Furthermore, the world’s youngest continent is led by the old. These aforementioned plans and strategies are executed through institutions that hardly have representation of this vast demographic among the leadership ranks. If included, young people are subjected to continuous consultation, training, and empowerment programmes, but not the ceding of reins to run the show. When called upon to take up political leadership for instance, it is often posited as a simple matter of expressing interest, stepping up and vying for elective seats. Yet in Kenya, for instance, it can cost upwards of €100,000 to secure a slot in party primaries, a steep cost generated by political and social behaviours over time. This excludes a huge proportion of young political aspirants, by amorphous design.

Prosperity, now

The age-old premise of education as a path to prosperity is also fraught; ‘formal sectors’ are unable to absorb the stream of talent emerging from universities and colleges. When exhortations about young people going into entrepreneurship as a key to unlocking economic gains are heeded, we find ourselves in a wilderness, battling hurdles such as inaccessibility of capital, or unsupportive operational and regulatory policies that undermine the feasibility and sustainability of this approach. ‘Change on the surface, continuity within’ is a more accurate depiction of how all these ambitious agendas and plans translate in reality.

The creativity, talent, ideas, and hopes of African youth can no longer be a sideshow or afterthought.

We need more than rhetoric pertaining to Africa’s youth. Our prosperity can no longer be framed as something to hold out for in a distant future. We have dialogued, strategised, and campaigned on the importance of involving young people in governance and shaping the continent’s future, but the avenues for meaningfully realising this goal remain blocked.

Tomorrow never comes, and African youth are increasingly cornered into desperation. It can only be described as precarious to have a majority demographic so sorely underrepresented in the core of policymaking and governance, at local, regional, and even international spheres — at a time of complexities of a planetary scale. The resilience called upon to keep speaking up and fighting for chances is running thin.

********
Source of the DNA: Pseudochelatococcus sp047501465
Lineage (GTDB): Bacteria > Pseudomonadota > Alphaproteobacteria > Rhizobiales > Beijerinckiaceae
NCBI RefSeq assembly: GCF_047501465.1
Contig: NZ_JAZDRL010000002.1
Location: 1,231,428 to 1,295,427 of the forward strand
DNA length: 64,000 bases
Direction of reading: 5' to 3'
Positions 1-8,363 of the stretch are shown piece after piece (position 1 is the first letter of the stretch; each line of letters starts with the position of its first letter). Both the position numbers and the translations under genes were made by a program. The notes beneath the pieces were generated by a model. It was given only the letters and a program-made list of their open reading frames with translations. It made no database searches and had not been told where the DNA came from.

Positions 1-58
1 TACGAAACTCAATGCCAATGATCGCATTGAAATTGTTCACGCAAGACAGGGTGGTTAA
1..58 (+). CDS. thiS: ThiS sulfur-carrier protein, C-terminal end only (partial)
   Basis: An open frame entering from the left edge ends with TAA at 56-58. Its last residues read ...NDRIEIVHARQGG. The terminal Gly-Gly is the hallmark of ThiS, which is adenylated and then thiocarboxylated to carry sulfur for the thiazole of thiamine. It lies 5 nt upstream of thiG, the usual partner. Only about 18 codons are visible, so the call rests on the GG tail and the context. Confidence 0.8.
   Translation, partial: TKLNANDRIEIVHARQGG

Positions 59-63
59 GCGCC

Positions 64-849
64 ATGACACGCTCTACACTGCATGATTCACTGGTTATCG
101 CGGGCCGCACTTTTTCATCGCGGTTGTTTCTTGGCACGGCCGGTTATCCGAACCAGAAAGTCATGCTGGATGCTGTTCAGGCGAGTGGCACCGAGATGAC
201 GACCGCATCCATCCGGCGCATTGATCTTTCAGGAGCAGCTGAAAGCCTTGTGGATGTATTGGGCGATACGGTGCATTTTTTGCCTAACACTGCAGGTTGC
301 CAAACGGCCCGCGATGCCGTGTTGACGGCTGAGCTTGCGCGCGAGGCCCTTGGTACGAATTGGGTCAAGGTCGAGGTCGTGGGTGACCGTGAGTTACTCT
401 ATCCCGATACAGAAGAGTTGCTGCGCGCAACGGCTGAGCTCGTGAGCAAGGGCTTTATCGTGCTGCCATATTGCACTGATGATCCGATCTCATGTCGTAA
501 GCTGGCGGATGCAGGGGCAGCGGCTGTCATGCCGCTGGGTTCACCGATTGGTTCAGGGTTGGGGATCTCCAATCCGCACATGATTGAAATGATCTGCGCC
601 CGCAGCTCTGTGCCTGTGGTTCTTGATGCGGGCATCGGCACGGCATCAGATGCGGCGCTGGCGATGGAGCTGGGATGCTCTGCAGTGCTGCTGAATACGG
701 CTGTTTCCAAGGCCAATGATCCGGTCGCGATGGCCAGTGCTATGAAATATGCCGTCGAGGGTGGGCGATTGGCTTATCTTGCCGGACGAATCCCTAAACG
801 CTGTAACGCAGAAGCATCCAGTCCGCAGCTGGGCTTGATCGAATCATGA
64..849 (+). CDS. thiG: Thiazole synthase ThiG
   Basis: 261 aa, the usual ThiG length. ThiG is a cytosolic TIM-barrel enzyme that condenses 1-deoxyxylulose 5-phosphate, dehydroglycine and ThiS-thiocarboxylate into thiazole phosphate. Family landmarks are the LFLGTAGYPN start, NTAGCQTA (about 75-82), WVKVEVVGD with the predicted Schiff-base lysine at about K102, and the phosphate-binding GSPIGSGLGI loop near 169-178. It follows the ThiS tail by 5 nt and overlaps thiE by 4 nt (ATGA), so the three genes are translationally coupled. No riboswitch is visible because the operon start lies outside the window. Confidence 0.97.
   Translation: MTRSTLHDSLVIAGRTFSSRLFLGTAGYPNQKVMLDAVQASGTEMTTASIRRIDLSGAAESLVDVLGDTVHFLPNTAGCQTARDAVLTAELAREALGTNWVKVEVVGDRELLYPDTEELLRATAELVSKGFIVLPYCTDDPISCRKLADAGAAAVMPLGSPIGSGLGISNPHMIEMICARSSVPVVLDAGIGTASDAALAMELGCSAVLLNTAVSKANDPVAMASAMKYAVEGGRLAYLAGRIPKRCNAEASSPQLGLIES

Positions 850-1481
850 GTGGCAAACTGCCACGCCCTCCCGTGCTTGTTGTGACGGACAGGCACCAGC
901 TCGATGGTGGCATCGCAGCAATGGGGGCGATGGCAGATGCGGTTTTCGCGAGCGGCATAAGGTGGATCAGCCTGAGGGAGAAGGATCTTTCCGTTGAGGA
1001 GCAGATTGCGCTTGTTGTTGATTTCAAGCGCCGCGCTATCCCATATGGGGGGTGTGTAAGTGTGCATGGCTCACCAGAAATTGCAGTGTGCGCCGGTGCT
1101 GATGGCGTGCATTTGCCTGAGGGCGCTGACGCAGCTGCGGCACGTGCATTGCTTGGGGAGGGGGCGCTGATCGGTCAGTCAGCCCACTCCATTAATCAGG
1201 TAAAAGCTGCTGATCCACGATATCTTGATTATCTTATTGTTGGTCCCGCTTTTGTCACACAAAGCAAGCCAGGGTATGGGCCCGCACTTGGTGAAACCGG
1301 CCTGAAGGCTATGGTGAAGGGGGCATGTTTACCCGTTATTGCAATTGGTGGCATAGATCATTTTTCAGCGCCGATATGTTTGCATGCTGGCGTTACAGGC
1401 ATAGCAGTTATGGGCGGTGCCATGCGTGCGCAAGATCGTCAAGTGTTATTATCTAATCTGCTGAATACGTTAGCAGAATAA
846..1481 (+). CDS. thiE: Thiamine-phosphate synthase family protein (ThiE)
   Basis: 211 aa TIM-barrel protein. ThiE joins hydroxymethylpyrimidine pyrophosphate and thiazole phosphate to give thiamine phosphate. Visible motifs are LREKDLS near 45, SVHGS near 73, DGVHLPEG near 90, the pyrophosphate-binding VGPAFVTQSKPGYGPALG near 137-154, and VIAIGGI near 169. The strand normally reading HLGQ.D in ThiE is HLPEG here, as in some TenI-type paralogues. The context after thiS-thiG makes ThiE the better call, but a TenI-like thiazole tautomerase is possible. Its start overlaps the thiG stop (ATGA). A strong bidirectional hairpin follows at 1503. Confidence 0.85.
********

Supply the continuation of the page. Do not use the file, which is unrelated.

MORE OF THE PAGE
Unleash African youth's potential

There are also those who no longer fit within the youth age brackets who are still waiting for their turn. This risks an intergenerational conflict rather than progress, if not acknowledged for the additional challenge that it is. Teenagers today are watching their older siblings and even their parents still waiting for their chance, while the power and resources accumulate among their grandparents and great-grandparents. Neither is it about tokenistic inclusion in institutional appendages prefixed or suffixed with the term youth, for which power, policy-making, and resources are controlled by the status quo.

Many of the action plans and policies still bear merit, if there are acted upon and continual accountability is integrated into how they are executed. Good-on-paper approaches no longer suffice. It is time, for example, to explore mechanisms for intergenerational governance approaches, that bring in young people into the institutional fold, to meaningfully co-create sustainable institutions and policies to mitigate the many urgent, inter-related challenges faced by past, present and future generations of African youth.

The creativity, talent, ideas, and hopes of African youth can no longer be a sideshow or afterthought. Before drawing up another action plan or policy declaration, it is a critical moral imperative for the institutions charged with executing them — specifically African governments and the African Union — to take stock of and transparently account for what has hindered meaningful progress, if we are to truly unleash the potential of Africa’s youthful population.